“We had driven a lot of change to the organization in the past four years and I was struggling to get Microsoft Teams adopted,” Hasteadt says. “The [staff] knew how to use it, but culturally they were resistant because they had not fully acclimated to the other changes. Thankfully we had been moving in this direction for a while prior to the pandemic; as we had several groups that would never have worked remotely suddenly thrust into working from home.”

Create a dedicated workspace

Anyone working remotely is best served by setting aside a dedicated space to work. This is especially true for executives who need to focus on a number of high-impact issues at once and who are responsible for managing lots of staffers.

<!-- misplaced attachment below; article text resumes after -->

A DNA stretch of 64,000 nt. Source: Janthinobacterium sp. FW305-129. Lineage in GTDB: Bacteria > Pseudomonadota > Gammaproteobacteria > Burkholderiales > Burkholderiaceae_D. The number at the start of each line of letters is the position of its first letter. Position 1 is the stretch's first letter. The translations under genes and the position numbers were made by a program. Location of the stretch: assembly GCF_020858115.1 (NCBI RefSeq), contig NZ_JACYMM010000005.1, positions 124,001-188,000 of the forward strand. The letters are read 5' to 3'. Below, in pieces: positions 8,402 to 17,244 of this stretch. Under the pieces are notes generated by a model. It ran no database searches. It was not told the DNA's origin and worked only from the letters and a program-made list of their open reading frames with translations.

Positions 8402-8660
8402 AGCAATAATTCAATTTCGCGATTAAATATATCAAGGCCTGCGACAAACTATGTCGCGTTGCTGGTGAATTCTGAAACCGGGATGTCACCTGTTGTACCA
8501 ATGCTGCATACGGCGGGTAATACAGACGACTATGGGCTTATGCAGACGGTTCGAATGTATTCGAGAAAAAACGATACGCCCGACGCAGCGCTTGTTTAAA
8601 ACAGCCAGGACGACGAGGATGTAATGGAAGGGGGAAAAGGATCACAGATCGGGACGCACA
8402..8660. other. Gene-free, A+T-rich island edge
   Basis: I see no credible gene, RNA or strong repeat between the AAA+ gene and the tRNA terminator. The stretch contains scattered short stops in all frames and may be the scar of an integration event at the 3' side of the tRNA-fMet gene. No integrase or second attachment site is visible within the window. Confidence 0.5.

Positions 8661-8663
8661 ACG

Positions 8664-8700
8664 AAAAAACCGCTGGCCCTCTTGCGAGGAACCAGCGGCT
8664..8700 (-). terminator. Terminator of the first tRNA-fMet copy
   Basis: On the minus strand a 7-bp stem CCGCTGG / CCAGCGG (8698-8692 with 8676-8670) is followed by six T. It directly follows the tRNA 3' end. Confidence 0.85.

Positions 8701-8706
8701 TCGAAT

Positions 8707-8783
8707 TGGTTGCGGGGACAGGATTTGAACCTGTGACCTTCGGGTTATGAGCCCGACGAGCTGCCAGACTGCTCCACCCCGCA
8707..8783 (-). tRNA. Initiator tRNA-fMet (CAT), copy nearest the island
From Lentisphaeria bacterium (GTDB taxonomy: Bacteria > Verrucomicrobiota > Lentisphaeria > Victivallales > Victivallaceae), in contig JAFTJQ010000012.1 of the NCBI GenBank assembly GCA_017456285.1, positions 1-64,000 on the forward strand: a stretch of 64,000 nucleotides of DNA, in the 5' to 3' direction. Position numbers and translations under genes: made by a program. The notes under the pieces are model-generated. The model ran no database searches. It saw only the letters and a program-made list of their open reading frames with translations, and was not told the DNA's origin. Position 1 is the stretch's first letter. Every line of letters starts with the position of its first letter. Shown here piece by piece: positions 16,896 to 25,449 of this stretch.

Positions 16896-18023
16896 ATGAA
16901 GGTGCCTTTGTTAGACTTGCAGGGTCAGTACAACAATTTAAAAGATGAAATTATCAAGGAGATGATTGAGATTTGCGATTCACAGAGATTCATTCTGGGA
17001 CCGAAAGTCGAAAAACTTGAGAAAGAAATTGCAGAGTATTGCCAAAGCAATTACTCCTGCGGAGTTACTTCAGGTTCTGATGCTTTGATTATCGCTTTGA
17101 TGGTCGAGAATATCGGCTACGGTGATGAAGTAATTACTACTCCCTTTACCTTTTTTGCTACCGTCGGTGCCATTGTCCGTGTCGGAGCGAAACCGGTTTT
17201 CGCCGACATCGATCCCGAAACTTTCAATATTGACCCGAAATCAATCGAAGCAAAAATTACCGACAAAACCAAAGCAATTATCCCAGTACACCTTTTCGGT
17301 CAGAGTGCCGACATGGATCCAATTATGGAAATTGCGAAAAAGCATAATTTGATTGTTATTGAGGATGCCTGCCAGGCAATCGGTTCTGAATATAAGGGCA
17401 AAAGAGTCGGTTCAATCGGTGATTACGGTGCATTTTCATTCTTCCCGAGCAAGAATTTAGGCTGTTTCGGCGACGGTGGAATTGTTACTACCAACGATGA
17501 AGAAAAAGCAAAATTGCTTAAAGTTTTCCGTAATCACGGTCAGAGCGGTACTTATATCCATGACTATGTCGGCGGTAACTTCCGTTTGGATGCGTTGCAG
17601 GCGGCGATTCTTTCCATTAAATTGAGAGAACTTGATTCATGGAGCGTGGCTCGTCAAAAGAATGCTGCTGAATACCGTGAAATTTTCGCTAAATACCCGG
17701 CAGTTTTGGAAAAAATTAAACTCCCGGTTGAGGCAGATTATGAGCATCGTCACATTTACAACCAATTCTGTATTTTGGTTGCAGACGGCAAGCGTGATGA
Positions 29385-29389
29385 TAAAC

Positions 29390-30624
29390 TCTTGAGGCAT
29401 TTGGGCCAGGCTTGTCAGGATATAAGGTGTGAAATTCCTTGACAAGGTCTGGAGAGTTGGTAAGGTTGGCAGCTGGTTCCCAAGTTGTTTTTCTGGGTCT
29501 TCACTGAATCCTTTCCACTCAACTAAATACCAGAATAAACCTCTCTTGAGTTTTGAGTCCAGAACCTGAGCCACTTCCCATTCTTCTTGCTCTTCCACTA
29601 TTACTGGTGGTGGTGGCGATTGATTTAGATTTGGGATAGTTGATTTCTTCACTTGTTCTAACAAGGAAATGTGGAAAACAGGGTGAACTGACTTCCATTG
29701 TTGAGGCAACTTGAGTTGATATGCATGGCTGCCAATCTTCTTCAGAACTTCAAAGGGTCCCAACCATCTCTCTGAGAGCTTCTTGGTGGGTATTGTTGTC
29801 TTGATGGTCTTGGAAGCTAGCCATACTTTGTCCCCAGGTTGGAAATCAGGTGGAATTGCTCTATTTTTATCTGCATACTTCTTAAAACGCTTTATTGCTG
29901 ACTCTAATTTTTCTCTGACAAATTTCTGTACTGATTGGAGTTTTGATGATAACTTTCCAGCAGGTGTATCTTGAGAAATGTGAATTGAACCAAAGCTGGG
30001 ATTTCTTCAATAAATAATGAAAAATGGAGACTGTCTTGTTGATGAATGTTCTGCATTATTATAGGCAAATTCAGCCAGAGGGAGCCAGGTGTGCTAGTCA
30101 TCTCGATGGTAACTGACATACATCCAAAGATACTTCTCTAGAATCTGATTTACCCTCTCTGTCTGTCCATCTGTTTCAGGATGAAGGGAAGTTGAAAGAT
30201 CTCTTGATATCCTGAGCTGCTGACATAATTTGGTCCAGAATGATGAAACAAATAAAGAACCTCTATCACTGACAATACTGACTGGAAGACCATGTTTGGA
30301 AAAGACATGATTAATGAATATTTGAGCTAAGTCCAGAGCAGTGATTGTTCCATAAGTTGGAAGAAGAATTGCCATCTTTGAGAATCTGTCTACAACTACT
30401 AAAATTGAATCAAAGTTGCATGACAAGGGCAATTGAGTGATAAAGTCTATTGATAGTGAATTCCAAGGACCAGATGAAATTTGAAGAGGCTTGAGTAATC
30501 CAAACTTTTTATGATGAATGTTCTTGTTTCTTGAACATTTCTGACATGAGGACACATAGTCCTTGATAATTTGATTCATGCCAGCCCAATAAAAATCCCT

It might not always be easy or even possible, particularly if the remote location is limited in size. But it is a good practice.

“Whether you’re a loud talker — or your spouse, family member, or roommate is the boisterous one — or because you and your team members handle sensitive information, making a spare bedroom or the basement your office or installing a fold-down desk that can be closed when not in use will not only help nurture your personal relationships, it will also help you to fully disconnect at the end of the day,” says

Telus’ Ringman.

“My colleagues and I find it much easier to maintain a work/life balance if our laptops and work items are out of sight” when not in use, Ringman says. He’s had the advantage of having worked remotely for several years, so Ringman has devoted time to coaching and supporting many members of his immediate team as well as colleagues throughout the company who had to quickly transition to a work-from-home model for the first time.

Don’t lose the feel for in-office work